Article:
In the first essay, The Spokesman & the Tribe, Jin explores the balance between the individual and the collective, and asks to what extent a writer can ‘speak for’ his nation or people, especially if he has abandoned them to live in a new country. I was interested in his initial desire as a young writer to write “on behalf of the downtrodden Chinese”. He makes it clear that he later abandoned this position, but I would have liked to know more about how and why.
In fact, throughout the whole book I would have liked to know more about Ha Jin’s thoughts on migration. His journey, after all, was an interesting one – from an uneducated teenage soldier in the Chinese army during the Cultural Revolution to a professor at Boston University and author of five novels, a couple of which I’ve read and greatly enjoyed. I would have liked him to draw on his own experience of migration, but he does so only rarely, in small glimpses like the one mentioned above. Mostly what we have is a survey of other writers and their thoughts on migration – quite interesting, but for me ultimately unsatisfying because there was no clear overall argument or point of view to draw the whole thing together.
In any case, it was interesting to learn about Solzhenitsyn’s life in America, how he lived in rural Vermont but never really settled, never took citizenship, was always waiting to go back to Russia. After the fall of the Soviet Union he got his chance, but the interesting thing was that after moving back home, he struggled to speak effectively on behalf of the new Russia, as he had spoken on behalf of the old while in exile. His later books Russia in Collapse (1998) and Two Hundred Years Together (2001) were coldly received, and he was seen as out of touch. Even his radio show was cancelled due to low ratings. Ha Jin’s point is that he was loved for his earlier masterpieces, but even that did not give him the right to speak on behalf of the people – when his views no longer matched theirs, they rejected him.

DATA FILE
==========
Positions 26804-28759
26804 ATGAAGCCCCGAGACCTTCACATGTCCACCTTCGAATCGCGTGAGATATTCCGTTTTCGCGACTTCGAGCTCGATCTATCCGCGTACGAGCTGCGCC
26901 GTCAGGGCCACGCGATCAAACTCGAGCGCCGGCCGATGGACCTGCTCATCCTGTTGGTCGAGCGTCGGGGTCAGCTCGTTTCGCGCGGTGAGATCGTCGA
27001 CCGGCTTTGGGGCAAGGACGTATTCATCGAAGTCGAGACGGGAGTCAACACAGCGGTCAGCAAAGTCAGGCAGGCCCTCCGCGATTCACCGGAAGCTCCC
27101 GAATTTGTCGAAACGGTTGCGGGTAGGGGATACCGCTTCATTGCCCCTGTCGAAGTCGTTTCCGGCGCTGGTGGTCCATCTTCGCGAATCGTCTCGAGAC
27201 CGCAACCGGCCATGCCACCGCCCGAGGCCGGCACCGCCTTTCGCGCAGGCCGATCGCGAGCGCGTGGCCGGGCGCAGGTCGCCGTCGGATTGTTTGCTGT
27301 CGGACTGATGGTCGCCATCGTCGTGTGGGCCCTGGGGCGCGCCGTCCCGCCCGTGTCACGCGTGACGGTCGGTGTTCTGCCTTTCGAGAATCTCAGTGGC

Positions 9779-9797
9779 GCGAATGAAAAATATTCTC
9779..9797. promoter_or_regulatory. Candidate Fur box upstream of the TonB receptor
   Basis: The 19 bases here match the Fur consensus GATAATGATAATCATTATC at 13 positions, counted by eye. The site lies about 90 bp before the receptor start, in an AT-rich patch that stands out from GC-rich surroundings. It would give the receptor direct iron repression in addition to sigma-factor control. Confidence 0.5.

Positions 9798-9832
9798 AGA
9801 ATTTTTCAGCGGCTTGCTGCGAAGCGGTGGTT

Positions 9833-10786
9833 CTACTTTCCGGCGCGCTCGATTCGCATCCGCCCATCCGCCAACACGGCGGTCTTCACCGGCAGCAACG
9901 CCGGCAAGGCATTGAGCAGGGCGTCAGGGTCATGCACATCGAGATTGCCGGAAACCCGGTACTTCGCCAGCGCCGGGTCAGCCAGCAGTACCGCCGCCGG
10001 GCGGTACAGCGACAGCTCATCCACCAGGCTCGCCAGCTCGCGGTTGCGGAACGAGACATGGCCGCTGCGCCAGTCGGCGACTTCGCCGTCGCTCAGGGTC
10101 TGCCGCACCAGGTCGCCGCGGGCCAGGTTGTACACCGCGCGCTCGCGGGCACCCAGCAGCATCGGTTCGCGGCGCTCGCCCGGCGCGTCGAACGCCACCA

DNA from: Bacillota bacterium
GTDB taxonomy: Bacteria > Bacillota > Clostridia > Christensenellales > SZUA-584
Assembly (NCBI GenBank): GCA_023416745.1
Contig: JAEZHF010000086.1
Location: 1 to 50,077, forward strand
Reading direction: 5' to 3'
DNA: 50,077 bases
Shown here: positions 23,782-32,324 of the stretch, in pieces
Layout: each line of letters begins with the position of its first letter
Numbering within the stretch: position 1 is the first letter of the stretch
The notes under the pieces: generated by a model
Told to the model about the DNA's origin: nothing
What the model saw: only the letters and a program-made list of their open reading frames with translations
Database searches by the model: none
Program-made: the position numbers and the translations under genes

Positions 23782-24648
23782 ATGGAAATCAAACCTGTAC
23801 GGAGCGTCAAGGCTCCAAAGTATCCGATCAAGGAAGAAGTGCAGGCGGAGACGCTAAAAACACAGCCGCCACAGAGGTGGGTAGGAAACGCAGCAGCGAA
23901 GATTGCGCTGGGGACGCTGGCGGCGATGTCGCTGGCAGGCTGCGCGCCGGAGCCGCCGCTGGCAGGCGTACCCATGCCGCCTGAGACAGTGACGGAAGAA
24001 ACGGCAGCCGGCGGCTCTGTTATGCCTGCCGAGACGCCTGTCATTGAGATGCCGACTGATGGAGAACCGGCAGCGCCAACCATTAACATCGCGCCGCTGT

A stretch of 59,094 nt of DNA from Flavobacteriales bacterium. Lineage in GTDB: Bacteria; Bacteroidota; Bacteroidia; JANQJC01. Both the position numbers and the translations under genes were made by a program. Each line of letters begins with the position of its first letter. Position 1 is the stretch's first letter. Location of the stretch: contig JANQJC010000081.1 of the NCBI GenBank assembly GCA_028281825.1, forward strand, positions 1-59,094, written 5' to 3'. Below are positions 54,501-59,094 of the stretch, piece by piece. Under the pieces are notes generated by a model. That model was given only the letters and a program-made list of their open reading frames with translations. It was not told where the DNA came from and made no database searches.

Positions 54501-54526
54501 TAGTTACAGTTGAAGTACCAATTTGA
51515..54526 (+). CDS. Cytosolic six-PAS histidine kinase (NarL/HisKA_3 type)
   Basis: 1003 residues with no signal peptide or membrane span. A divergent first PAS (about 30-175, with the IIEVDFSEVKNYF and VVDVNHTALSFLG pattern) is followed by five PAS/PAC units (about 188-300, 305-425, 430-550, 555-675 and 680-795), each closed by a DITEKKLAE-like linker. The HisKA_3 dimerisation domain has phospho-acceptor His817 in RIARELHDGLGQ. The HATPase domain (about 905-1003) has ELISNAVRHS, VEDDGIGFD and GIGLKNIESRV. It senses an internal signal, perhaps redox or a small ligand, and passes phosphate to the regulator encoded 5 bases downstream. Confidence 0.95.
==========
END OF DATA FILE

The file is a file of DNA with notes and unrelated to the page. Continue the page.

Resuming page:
The second essay, The Language of Betrayal, deals with the decision to write in another language. Again, Jin does not speak of his own decision to write in English and whether he feels this is a betrayal — instead we hear about Joseph Conrad being criticised for abandoning the Polish language, and Nabokov’s difficulty writing poetry in English even though he was a master of prose.
An Individual’s Homeland explores the difficulty of returning home — the way that Odysseus initially didn’t recognise Ithaka when he returned after his twenty years of exile, because both he and the land itself had changed. As Jin says, “One cannot return to the same land as the same person.” He talks of using art to survive, as the character Max Ferber does in W.G. Sebald’s book The Emigrants. He ends by referring to the Greek poet CP Cavafy, who positions ‘Ithaka’ as a destination for life’s journey, but not necessarily a return to the homeland. The homeland becomes a part of the past that can be used “to facilitate our journeys”.
As you’d expect from an English professor, the analysis of writers and books here is astute and interesting. I just got the feeling sometimes that he was talking about other writers to avoid talking about himself. Using literary examples is a good idea, but I’d have preferred them to be used to support a clearer argument from Ha Jin himself, drawing on his own experiences to give us his unique, original perspective instead of a summary of other people’s.